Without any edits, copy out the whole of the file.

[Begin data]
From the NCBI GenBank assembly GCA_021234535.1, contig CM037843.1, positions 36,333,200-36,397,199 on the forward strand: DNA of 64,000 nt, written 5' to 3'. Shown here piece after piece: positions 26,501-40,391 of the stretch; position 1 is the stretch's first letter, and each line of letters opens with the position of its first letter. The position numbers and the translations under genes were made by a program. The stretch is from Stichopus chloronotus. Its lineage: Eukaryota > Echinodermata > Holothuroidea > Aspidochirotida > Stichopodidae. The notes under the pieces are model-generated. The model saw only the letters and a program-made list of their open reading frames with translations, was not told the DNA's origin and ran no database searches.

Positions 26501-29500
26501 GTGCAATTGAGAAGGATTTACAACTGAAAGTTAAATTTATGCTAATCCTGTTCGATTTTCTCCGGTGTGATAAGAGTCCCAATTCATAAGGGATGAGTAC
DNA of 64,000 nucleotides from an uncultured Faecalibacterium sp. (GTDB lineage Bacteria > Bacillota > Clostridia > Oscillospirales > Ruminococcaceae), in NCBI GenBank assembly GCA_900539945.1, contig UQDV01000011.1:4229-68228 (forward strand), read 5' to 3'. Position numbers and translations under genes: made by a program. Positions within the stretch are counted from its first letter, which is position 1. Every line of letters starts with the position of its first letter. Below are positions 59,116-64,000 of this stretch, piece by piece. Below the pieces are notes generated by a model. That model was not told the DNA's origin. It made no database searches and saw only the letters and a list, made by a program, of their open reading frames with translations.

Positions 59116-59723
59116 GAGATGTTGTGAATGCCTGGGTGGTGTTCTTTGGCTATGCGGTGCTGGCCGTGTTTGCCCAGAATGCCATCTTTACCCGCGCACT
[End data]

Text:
From the NCBI GenBank assembly GCA_021234535.1, contig CM037843.1, positions 36,333,200-36,397,199 on the forward strand: DNA of 64,000 nt, written 5' to 3'. Shown here piece after piece: positions 26,501-40,391 of the stretch; position 1 is the stretch's first letter, and each line of letters opens with the position of its first letter. The position numbers and the translations under genes were made by a program. The stretch is from Stichopus chloronotus. Its lineage: Eukaryota > Echinodermata > Holothuroidea > Aspidochirotida > Stichopodidae. The notes under the pieces are model-generated. The model saw only the letters and a program-made list of their open reading frames with translations, was not told the DNA's origin and ran no database searches.

Positions 26501-29500
26501 GTGCAATTGAGAAGGATTTACAACTGAAAGTTAAATTTATGCTAATCCTGTTCGATTTTCTCCGGTGTGATAAGAGTCCCAATTCATAAGGGATGAGTAC
DNA of 64,000 nucleotides from an uncultured Faecalibacterium sp. (GTDB lineage Bacteria > Bacillota > Clostridia > Oscillospirales > Ruminococcaceae), in NCBI GenBank assembly GCA_900539945.1, contig UQDV01000011.1:4229-68228 (forward strand), read 5' to 3'. Position numbers and translations under genes: made by a program. Positions within the stretch are counted from its first letter, which is position 1. Every line of letters starts with the position of its first letter. Below are positions 59,116-64,000 of this stretch, piece by piece. Below the pieces are notes generated by a model. That model was not told the DNA's origin. It made no database searches and saw only the letters and a list, made by a program, of their open reading frames with translations.

Positions 59116-59723
59116 GAGATGTTGTGAATGCCTGGGTGGTGTTCTTTGGCTATGCGGTGCTGGCCGTGTTTGCCCAGAATGCCATCTTTACCCGCGCACT